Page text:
Tuesday, October 15, 2019

Human resources - Expatriate Compensation Research Paper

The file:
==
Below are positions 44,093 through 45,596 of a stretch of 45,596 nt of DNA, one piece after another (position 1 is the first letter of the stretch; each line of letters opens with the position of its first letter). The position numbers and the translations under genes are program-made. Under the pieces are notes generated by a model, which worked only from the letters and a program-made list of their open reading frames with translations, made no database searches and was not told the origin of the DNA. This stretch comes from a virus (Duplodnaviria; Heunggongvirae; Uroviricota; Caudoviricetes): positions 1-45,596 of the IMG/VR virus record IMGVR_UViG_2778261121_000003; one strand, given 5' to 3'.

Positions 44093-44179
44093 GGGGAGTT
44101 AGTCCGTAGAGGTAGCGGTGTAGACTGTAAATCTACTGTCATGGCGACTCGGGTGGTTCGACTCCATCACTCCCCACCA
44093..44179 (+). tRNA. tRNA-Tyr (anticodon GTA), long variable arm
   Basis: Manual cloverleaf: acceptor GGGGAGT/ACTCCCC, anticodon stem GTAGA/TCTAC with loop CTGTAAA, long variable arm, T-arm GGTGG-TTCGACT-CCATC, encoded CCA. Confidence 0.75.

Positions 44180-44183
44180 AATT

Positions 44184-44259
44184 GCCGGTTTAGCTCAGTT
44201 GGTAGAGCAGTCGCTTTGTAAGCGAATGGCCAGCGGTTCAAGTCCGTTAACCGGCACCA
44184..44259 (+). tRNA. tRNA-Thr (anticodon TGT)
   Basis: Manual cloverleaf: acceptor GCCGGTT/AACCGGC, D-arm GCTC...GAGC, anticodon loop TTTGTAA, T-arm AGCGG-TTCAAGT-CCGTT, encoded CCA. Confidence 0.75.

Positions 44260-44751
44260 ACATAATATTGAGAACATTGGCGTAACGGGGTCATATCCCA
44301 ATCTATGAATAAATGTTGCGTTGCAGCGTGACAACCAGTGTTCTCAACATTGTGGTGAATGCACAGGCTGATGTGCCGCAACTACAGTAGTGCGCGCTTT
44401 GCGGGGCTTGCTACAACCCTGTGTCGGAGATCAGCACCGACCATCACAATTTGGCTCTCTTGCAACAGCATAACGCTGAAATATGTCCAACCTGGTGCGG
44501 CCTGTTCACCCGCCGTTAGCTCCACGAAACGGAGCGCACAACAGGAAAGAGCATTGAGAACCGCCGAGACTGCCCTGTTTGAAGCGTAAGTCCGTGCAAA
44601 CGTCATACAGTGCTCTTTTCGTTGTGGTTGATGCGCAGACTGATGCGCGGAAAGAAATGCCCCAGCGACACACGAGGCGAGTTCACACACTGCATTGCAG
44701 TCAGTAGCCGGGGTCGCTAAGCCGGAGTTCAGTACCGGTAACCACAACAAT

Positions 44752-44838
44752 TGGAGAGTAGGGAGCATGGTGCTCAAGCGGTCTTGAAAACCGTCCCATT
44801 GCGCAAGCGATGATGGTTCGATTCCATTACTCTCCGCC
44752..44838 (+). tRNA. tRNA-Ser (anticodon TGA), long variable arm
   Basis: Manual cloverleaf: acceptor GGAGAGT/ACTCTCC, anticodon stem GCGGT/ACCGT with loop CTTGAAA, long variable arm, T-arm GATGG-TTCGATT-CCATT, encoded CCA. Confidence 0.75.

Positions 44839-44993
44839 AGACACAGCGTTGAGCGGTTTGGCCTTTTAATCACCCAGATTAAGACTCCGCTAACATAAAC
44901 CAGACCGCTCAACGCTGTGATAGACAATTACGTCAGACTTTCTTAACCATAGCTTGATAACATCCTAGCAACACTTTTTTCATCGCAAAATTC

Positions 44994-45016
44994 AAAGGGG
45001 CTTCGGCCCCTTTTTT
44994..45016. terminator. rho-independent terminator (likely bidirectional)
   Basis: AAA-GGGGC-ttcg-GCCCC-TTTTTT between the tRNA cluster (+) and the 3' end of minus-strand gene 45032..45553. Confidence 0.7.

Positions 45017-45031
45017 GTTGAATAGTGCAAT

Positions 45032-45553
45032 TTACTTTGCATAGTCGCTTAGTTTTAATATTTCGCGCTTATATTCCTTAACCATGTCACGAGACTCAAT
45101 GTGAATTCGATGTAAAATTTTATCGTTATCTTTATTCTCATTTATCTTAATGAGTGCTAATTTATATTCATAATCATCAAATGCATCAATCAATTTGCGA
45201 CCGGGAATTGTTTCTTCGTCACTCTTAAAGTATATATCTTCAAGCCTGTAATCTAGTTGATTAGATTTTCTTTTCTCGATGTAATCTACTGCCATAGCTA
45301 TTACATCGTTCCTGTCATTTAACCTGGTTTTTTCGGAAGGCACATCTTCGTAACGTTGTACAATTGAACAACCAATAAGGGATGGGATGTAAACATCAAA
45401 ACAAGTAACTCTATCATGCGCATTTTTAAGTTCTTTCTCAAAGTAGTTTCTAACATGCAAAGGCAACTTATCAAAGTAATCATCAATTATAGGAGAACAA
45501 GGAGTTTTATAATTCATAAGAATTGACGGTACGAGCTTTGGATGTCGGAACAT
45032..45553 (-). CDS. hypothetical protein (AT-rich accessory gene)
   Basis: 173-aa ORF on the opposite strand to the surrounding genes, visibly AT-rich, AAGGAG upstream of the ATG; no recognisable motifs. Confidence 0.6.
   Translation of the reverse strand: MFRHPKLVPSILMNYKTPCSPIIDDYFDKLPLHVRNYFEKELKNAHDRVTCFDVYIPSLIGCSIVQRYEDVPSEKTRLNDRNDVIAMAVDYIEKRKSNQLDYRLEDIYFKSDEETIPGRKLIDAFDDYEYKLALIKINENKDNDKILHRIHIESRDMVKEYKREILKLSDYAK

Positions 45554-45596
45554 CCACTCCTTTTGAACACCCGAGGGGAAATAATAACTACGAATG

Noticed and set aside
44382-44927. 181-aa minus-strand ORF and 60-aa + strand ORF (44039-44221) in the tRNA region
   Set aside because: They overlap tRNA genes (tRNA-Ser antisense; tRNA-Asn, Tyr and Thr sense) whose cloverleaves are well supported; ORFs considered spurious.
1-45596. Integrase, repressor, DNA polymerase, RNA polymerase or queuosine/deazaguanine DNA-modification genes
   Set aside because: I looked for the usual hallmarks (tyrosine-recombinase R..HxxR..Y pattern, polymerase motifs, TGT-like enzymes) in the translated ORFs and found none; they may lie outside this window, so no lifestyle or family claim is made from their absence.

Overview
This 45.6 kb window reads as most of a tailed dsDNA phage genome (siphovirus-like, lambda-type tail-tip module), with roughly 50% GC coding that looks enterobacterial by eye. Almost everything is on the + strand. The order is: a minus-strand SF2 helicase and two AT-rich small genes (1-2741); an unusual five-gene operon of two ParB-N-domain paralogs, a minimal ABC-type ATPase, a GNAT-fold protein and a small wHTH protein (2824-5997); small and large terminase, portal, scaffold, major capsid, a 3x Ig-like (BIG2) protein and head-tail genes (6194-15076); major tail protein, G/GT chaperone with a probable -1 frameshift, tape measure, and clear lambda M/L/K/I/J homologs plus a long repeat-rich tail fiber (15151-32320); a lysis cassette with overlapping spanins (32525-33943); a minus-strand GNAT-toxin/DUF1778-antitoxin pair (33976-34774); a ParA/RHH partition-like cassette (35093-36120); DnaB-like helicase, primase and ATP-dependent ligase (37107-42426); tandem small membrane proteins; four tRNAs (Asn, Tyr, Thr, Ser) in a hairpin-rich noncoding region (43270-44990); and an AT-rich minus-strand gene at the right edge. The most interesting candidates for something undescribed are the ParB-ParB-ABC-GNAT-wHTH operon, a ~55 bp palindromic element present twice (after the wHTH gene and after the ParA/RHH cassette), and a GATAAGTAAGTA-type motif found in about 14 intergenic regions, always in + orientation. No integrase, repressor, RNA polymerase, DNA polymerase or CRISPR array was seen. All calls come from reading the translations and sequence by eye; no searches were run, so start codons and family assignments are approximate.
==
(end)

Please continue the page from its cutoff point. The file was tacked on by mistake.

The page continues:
Human resources - Expatriate Compensation - Research Paper Example This paper will seek to discuss about the different compensation options offered to expatriates as well as what they should expect in those compensation packages. Additionally, it will also include the hidden costs and other life costs that expatriates should consider as they could affect their compensation. Compensation options offered to expatriates Tax Many companies offer expatriates several compensation options. These compensation options can be in the form of taxes whereby a foreigner working in a particular country can be exempted from taxation. This means that, that employee has a compensation option, which is tax, and he or she can choose to be exempted with reference to this option (Froymovich, 2011). In this case, an employee becomes eligible for things like foreign tax exclusions. In addition, he or she can still eligible for extra compensation options that include credits and deductions that help protect the employee from double taxation particularly on the same amount o f income he or she generates after a given period. Therefore, it is advisable that if an employee is going to be paying for his or her local taxes, hiring a qualified and eligible international tax expert who can help understand the kind of exclusions and credits an employee can qualify for in that specific country (Aenlle, 1996). For instance, in some countries such as Belgium, temporary international workers have the eligibility to claim for deductions that locals cannot. In tax preparation, employees tend to include what they commonly refer to as the tax equalization contract in expat packages. In this kind of situation, a company pays for an employees’ international or foreign taxes while the employee essentially pays for taxes in his or her home country as if he is still living in that country (Froymovich, 2011). However, noting that there are number of pitfalls in this case is crucial. An employee can end up owing the company he works for if that company’s accoun tants calculate the employee’s tax burden and establish it exceeds the total amount of money the employee has in his accounts especially if the employee is an American (Kwoh, 2012). Moreover, despite the point that the company may promise to pay for an employee’s tax preparation so that the employee complies with the US regulations, it may fail to inform the employee of any other local charges that the employee is responsible for in due time making it hard for the employee to comply immediately. A clear outlook into this situation indicates that the article provides evidence that there are hidden charges that an employee may fail to be aware of resulting to ambiguities. In this case, the hidden charges are the local charges needed to take care of the required paperwork and in the US, it can cost up to $1000 or more (Aenlle, 1996). Apart from this case, there are others where an employee may be responsible for his or her local taxes without prior preparation knowledge o r assistance as per what date will the exemptions or deductions will be available. According to the senior portfolio manager, Maxim Global Wealth Advisors, Portland, Ore,

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